cannabis business seminar in California
Cannabis legalization has been, for many people, a sucker’s trap. It has presented lots of opportunities to make a lot of money through growing, manufacturing, testing, distributing, delivering, and retailing cannabis products. Unfortunately, in most states, the Black Market cannabis industry was so well-established prior to legalization that the legal newcomers had an uphill battle to attract customers that had been buying from their favorite dealers for decades. While the risk of buying illegal weed
cannabis staffing company
The biggest problem dispensary owners are having is price competition from the Black Market cannabis providers. An illegal dispensary can sell for low prices because they don’t have the expenses that legal shops incur even though the illegal businesses run the risk of shut-down. One new idea that might have some promise is California’s move to enable cannabis customers to find legal weed shops by using their smartphones. It doesn’t solve the problem of lower
start up your cannabis business
The Los Angeles Times recently highlighted the disappointing experience of Costa Mesa, a town that had expected to benefit greatly from the legalization of marijuana in California. In the first year, 2018-2019, the city budgeted for a  $1.56 million tax windfall but instead collected $163,803. During the 2020 tax year, Costa Mesa’s budget projects cannabis tax revenues of $1.143 million but after the first six months of the year, tax revenues amounted to only $217,511.
cannabis industry

January 23, 2020

Green-Rush 2.0

There is a buzz on the street about yet another huge name in the Cannabis business that has run into trouble. Rumor Has It that MedMen is running around trying to reorganize the financial roots of their company. This is the same thing that happened to the dot-com’s. There was a big rush to the gold fields of the internet during the 1990’s, and we all know what happened — the Dot-Bomb. New internet companies
Seminarios en Espanol
There is a theory that the War on Drugs has morphed into a new strategy: Legalization or Regulations. The main idea in this theory is that the strategy was to legalize cannabis, create all kinds of social equity programs that go nowhere, and then apply such difficult application processes, extremely high fees, legal and operational costs that only big money can possibly afford to open licensed cultivation, manufacture, distribution, or dispensary operations. Part of the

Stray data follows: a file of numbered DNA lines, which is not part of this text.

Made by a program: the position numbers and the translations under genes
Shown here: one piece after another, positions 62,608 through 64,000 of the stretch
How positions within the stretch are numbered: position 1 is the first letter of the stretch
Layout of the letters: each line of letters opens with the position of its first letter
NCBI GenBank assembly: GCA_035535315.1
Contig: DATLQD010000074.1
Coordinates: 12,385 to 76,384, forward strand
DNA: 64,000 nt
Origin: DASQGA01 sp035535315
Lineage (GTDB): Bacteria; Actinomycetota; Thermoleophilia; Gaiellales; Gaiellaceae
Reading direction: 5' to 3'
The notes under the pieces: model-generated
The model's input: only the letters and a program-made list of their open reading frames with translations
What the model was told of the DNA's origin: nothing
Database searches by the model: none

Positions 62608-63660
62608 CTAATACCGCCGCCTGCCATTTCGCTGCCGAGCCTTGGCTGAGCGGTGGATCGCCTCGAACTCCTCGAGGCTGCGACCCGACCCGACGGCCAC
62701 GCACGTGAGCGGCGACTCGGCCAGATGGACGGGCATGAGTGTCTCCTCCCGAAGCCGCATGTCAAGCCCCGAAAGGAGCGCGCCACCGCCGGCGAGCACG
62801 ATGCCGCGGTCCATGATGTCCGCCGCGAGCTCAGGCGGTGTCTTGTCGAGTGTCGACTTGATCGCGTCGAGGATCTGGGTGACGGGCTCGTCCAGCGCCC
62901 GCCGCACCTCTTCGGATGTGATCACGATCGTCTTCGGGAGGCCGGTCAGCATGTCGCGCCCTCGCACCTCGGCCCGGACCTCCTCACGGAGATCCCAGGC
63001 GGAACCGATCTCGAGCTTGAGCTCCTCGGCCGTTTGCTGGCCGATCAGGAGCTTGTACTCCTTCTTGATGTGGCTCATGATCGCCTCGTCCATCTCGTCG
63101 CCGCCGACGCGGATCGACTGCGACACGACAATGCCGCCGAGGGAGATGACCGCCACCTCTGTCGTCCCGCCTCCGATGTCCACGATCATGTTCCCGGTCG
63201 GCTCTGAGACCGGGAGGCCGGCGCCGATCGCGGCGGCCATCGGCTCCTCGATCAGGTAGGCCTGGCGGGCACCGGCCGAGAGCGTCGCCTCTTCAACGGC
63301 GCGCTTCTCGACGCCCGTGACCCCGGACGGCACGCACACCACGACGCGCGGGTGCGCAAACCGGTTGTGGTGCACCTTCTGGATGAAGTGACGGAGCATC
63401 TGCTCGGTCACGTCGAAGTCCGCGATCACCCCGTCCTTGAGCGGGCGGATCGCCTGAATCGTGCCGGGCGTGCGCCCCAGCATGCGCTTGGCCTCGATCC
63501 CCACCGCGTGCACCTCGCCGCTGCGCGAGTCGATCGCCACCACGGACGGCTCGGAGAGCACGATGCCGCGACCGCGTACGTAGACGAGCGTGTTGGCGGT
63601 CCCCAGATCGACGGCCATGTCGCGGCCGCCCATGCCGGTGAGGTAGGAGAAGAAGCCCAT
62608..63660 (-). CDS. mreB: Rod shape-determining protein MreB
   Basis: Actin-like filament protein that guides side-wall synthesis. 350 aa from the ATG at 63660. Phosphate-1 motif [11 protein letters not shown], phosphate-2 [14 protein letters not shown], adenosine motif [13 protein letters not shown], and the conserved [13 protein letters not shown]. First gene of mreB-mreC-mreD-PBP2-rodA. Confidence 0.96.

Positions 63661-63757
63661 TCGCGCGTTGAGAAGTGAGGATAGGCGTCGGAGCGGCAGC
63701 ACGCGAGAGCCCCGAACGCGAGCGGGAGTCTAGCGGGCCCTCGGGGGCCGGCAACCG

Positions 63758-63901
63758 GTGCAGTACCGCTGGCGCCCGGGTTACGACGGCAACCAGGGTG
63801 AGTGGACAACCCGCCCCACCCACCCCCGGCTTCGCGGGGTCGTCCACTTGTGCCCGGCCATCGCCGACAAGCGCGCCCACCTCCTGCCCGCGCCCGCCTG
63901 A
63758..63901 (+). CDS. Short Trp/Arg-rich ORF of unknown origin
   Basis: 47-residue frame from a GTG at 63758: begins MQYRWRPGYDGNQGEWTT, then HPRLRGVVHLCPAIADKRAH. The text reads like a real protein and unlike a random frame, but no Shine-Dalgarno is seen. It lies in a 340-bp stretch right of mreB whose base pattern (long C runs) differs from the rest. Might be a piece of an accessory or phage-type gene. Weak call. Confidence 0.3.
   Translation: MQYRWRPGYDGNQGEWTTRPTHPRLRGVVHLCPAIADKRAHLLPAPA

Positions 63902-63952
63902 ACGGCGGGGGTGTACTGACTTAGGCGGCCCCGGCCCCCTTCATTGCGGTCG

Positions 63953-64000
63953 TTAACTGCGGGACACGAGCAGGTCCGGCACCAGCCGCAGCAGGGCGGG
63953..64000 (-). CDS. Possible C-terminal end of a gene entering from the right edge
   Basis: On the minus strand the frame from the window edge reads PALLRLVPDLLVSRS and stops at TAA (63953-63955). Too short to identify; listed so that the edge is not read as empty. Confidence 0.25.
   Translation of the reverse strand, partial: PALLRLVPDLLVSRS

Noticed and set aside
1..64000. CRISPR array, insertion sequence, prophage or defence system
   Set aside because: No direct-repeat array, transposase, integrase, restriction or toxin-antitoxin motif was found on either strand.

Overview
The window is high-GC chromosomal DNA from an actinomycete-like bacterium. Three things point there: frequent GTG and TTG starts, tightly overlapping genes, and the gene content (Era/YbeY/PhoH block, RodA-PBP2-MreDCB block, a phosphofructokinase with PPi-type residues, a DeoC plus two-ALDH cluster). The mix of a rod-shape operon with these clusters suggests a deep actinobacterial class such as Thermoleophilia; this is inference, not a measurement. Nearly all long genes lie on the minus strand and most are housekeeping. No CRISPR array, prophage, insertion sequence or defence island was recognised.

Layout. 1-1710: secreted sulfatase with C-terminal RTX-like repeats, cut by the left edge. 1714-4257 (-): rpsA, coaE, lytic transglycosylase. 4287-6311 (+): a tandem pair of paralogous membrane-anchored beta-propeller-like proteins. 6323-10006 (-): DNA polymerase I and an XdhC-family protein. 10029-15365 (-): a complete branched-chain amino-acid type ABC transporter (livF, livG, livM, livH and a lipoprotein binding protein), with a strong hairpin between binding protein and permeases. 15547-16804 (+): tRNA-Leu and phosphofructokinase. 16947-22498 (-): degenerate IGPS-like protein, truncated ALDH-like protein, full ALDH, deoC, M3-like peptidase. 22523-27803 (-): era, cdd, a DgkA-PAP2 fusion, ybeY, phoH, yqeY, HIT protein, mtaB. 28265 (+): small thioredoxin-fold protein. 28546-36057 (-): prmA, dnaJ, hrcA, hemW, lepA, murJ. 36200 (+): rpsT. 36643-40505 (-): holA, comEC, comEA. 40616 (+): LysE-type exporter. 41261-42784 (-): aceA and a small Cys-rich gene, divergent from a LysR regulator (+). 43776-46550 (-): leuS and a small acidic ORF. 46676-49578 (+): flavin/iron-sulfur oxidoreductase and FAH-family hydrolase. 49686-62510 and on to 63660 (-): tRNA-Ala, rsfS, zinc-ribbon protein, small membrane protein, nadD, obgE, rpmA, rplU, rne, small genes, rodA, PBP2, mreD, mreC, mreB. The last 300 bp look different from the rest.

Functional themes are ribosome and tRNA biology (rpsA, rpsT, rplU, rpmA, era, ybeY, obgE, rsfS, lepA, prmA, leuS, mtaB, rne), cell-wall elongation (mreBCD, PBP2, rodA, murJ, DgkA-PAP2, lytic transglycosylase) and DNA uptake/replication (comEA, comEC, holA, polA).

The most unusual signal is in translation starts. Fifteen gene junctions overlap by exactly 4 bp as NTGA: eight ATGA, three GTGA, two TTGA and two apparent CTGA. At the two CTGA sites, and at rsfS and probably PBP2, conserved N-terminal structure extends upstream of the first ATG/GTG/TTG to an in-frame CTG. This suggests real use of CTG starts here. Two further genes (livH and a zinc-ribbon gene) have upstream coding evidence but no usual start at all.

cannabis industry
Our cannabis industry has gone from a scattered and secretive bunch of rebels operating outside the law to multi-millionaires heading up billion-dollar public companies that provide everything a person could possibly want in terms of weed. This has all happened in the previous decade — 2010 to 2019. What can we expect from this new decade? The Big-Weed land grab will continue. Despite the best intentions of many involved in the legalization of marijuana in
War On Drugs
You probably thought the War on Drugs had ended with cannabis legalization. It didn’t. As a socio-political tool to manage the accumulation of power, it is still alive and active. The identification of certain social groups with certain drugs has long been a way of legally controlling the political power of those ethnic and civic groups. Anti-opium laws were directed at the Chinese. Anti-marijuana laws in the Southwest were directed at Mexican laborers and immigrants.
Is A Legal Cannabis Industry Unrealistic?
To All Interested Parties, We are proud to share Governor Newsom’s budget proposal for cannabis industry regulation and taxation, announced by the Governor today. Regulatory Simplification In an effort to improve access to licensing and simplify regulatory oversight of commercial cannabis activity, the Administration plans to consolidate the three licensing entities that are currently housed at — the Bureau of Cannabis Control, the Department of Food and Agriculture, and the Department of Public Health —
Latest Blog Post List
All Articles by Month
Sign Up For Updates